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SMEs must prepare for increased electricity tariffs - expert

Jan 30 2017 05:01

Cape Town - The next eight years will likely see an above-inflation year-on-year electricity tariff increase of at least 6% to 8%, according to Mila Loubser, head of Engineering Intelligence, a division that does forecasting, modelling and monitoring in the energy sector for Energy Partners.
 
The large investments Eskom is currently making in infrastructure are likely to affect energy tariffs in the near future. This will make it increasingly important for business owners to consider alternative sources of energy, in her view.
 
Since 2008 the average tariff increase in South Africa has been around 300%, her research shows.

"In light of the upcoming 2017 Budget Speech, we are also waiting to find out if the government will introduce a new carbon tax. If this is the case, tariff increases could be as high as 13%,” says Loubser.

This trend will have the largest impact on small and medium enterprises (SMEs).

“As we have seen in previous years, energy tariff hikes and other power related issues such as load shedding, had massive impacts on the operating costs and the already low profit margins of SMEs. There are, however, opportunities for smaller companies to reduce the impact of power costs and supply on their business,” she adds.

Cala van der Westhuizen, spokesperson for Energy Partners Home Solutions, notes that SMEs should take advantage of the incentives provided for the installation of renewable energy solutions.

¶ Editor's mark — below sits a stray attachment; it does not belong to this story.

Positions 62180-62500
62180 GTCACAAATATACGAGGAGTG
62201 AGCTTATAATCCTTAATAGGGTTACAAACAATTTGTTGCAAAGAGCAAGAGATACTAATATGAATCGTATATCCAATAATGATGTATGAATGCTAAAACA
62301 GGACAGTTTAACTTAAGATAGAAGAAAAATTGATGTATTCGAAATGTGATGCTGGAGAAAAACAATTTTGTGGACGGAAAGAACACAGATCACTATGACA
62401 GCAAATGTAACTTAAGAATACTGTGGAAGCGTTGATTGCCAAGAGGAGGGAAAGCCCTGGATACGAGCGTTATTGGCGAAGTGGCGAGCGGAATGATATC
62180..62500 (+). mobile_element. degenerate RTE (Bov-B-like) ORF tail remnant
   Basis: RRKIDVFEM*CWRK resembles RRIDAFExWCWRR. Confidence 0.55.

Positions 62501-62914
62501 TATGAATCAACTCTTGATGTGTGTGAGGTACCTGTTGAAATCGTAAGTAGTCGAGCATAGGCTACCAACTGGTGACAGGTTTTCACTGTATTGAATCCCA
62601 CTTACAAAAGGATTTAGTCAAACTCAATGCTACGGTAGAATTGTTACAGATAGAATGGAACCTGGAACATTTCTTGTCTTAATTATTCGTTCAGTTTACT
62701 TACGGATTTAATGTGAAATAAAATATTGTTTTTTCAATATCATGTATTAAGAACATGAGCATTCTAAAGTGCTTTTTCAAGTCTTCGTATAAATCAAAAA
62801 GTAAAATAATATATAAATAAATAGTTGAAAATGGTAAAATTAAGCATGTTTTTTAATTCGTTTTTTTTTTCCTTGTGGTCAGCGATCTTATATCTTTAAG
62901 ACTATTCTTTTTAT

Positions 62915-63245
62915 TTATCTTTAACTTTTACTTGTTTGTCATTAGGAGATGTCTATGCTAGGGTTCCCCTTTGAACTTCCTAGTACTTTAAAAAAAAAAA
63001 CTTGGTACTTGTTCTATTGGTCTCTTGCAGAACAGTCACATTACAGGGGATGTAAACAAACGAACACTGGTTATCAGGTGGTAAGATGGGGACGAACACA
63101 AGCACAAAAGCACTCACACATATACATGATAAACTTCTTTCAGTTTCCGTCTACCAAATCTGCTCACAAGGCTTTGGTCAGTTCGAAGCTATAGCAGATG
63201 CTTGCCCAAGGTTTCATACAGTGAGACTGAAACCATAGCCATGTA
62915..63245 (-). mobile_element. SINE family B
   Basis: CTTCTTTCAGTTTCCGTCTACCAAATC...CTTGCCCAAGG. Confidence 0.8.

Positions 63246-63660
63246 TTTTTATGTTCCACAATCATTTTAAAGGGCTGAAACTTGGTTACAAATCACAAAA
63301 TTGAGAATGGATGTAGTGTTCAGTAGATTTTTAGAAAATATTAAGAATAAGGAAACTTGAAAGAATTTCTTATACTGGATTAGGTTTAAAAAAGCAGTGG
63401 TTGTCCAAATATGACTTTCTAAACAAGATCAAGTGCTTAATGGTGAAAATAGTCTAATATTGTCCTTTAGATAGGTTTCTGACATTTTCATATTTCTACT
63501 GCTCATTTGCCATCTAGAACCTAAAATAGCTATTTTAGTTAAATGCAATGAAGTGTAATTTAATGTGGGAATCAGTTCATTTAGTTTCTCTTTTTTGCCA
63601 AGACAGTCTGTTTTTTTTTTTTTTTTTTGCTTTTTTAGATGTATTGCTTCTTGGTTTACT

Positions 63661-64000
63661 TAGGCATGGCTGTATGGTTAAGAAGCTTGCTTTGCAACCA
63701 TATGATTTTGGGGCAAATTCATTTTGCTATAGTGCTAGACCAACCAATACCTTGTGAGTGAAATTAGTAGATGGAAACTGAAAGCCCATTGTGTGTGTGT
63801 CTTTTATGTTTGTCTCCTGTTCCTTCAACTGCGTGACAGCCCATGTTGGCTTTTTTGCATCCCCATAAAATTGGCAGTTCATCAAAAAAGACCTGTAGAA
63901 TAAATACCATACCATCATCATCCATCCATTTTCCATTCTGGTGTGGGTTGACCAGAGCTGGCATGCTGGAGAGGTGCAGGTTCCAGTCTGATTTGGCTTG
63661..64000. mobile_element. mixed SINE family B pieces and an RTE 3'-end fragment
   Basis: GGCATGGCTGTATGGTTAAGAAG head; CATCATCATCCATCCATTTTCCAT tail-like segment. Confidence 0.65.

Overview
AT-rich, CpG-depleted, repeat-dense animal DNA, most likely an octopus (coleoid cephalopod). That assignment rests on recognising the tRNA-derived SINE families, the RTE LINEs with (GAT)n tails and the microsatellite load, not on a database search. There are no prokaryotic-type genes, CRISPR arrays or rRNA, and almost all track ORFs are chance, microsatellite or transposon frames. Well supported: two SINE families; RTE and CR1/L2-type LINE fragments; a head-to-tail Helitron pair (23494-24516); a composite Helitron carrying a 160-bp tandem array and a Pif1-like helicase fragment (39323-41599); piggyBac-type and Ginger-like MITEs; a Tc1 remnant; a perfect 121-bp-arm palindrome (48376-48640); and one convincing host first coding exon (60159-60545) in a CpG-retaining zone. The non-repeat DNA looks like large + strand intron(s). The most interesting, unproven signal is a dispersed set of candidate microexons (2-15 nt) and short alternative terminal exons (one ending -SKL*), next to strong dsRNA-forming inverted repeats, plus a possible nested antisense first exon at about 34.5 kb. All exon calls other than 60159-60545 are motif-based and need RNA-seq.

“SMEs need to keep in mind that they can claim a percentage of the cost of solar and other renewable energy solutions back from SARS. Some banks also offer financing to their business banking clients for renewable energy solutions,” he says.

Alternatively, Van der Westhuizen notes that businesses can also consider financing options from certain service providers. There are a number of benefits to installing solar energy solutions in small businesses, all of which contribute to reducing operating costs and downtime in the event of power outages, according to Van der Westhuizen.

“A full solar solution can reduce the average SME’s electricity consumption by as much as 30%. This figure is of course dependent on the nature of the business. Additionally, custom heating, cooling and energy efficiency solutions have also resulted up to 30% reductions in electricity use for a number of our clients,” he says.

“With this in mind, it is important for business owners to do a proper cost-benefit analysis to ensure that they are making the correct decisions, implementing the right energy solutions and using the optimal financing vehicle to reduce their annual energy spend.”

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electricity  |  energy  |  entrepreneurs  |  smes  |  power
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